In this episode of our series Rethinking Asia, we spoke with Ken Hokugo, head of Corporate Governance and the director of Hedge Fund Investments at Japan’s Pension Fund Association, which manages more than $120 billion in assets. Ken is also a globally recognized expert on and strong advocate for Japanese corporate governance reform. The opinions expressed by Ken in the podcast are solely his and not those of his organization, the Pension Fund Association.
Ken discussed some of the challenges that Japan faces implementing corporate governance reform. Notably, the practice of cross-shareholdings and the lack of truly independent directors sacrifice corporate success for management stability and dampen investor confidence in Japanese stocks. Ken discusses how cross-shareholding, among other practices, is entrenched due to a host of historic and structural factors. Some of our main takeaways from our exchange with Ken include:
- Poor market performance among Japanese stocks suggests a failure to create value and a lack of management accountability. Combined with a refusal to heed international investor concern, this has led to a lack of enthusiasm for Japanese stocks on the part of foreign investors in the past few decades.
- The use of cross-shareholding, which is common in Japan, is often cited as the poster-child for Japan’s need for corporate governance reform. Cross-shareholding refers to the practice whereby a web of companies hold significant quantities of each other’s shares, on the promise that each will vote to approve management initiatives.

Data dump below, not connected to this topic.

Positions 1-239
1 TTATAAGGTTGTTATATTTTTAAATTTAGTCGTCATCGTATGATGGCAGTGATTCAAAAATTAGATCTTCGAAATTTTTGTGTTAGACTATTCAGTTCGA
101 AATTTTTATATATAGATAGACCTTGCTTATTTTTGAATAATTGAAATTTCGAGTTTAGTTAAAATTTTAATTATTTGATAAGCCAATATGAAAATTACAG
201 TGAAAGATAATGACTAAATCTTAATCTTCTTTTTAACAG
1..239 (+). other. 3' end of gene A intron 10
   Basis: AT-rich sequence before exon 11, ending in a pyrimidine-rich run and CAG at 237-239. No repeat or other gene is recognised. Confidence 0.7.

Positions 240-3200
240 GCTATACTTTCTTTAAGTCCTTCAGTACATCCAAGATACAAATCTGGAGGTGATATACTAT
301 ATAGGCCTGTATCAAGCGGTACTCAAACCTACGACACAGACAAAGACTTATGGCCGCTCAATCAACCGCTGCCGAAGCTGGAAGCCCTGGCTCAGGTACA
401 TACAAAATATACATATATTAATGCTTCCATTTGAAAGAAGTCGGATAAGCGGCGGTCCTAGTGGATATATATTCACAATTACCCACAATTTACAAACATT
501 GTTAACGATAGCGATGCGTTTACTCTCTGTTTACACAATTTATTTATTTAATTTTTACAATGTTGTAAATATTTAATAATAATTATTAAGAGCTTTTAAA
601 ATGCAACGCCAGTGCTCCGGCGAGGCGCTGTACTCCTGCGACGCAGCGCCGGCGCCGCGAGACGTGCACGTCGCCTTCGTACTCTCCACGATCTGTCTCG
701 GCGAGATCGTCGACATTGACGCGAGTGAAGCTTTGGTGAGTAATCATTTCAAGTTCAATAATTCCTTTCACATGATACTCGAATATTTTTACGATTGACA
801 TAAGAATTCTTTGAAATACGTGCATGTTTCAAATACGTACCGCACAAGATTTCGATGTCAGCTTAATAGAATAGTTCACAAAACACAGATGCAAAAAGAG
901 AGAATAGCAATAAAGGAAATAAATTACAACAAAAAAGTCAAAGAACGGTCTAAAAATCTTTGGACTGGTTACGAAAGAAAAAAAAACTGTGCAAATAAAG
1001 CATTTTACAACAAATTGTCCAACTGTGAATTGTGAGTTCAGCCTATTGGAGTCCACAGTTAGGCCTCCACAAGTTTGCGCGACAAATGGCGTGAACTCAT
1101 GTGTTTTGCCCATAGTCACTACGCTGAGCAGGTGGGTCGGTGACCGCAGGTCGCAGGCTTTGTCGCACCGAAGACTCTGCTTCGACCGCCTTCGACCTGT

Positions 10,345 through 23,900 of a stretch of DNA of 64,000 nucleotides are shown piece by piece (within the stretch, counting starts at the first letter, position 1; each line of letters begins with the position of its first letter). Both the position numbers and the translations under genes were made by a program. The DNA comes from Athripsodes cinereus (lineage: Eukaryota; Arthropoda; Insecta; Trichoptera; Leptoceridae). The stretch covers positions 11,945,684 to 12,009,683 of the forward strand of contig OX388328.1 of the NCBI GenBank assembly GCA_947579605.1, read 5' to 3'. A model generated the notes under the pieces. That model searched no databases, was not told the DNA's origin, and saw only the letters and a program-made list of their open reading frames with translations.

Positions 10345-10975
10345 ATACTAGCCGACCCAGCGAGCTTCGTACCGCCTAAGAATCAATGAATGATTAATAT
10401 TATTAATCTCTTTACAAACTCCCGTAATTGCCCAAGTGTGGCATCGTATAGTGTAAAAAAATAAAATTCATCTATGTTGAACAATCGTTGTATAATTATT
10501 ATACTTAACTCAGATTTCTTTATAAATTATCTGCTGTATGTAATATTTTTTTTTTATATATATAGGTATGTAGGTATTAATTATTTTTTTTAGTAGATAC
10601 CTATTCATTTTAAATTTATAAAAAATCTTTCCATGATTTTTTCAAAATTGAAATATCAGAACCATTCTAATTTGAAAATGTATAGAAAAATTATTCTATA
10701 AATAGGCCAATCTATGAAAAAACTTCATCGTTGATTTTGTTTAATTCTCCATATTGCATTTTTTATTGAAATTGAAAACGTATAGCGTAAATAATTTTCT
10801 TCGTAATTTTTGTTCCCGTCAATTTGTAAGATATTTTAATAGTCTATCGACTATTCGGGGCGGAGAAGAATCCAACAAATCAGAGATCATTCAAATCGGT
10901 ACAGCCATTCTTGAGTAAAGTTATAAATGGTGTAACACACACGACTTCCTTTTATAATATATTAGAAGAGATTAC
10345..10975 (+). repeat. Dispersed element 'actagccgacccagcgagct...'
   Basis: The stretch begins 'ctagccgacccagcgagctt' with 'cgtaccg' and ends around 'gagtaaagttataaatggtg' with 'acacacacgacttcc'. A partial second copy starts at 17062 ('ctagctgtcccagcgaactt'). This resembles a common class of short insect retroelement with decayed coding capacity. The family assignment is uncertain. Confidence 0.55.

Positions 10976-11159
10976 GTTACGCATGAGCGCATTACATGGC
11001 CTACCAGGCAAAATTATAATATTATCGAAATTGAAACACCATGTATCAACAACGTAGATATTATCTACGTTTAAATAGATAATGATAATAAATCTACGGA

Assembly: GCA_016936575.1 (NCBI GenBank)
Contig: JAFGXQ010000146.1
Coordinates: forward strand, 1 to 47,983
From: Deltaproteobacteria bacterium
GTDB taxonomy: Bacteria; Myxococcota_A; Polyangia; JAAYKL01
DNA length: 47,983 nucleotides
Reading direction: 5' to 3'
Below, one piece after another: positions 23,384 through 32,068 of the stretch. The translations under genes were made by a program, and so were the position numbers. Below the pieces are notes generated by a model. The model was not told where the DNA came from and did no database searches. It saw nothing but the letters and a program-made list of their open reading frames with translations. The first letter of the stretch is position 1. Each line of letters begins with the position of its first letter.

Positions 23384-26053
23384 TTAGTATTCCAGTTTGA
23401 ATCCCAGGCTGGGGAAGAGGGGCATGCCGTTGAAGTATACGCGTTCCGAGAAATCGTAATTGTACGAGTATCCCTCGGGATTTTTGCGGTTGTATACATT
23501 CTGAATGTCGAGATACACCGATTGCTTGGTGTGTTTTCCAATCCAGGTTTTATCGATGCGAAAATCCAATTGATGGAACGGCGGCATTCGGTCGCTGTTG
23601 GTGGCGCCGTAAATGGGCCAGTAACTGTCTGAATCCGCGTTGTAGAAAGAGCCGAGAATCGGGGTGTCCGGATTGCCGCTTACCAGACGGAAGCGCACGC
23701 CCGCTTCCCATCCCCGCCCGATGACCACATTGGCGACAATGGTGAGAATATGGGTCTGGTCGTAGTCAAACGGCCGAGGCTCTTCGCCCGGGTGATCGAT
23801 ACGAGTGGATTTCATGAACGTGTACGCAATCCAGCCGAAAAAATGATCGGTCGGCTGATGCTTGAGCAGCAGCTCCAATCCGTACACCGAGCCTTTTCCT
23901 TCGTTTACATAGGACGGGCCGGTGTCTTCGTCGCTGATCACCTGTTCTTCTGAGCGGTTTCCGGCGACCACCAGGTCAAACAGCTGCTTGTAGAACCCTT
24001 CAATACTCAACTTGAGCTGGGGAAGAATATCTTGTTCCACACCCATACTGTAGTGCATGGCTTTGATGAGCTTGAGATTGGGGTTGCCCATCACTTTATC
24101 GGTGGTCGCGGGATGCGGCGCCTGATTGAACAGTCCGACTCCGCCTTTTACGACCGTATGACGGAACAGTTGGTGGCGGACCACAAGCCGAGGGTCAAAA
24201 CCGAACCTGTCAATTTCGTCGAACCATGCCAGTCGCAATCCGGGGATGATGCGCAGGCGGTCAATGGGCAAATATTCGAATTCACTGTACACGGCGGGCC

- Holding cross-shares has origins among keiretsu, conglomerates that dominated Japan’s modern economic development. In post-World War II Japan, keiretsu used the practice to provide capital to companies involved in Japan’s re-industrialization. While the conglomerates were dissolved under government law, the practice of cross-shareholding remains, in many cases prizing management control over corporate success.
- The appointment of independent directors to corporate boards is relatively new in Japan. A small group of appointed “independent” directors monopolizes the position for thousands of companies and remains beholden to management in most cases.
- There are only a handful of reform success stories taking root in Japan. Beyond this, Ken believes collective engagement of domestic and foreign investors can help change corporate behavior.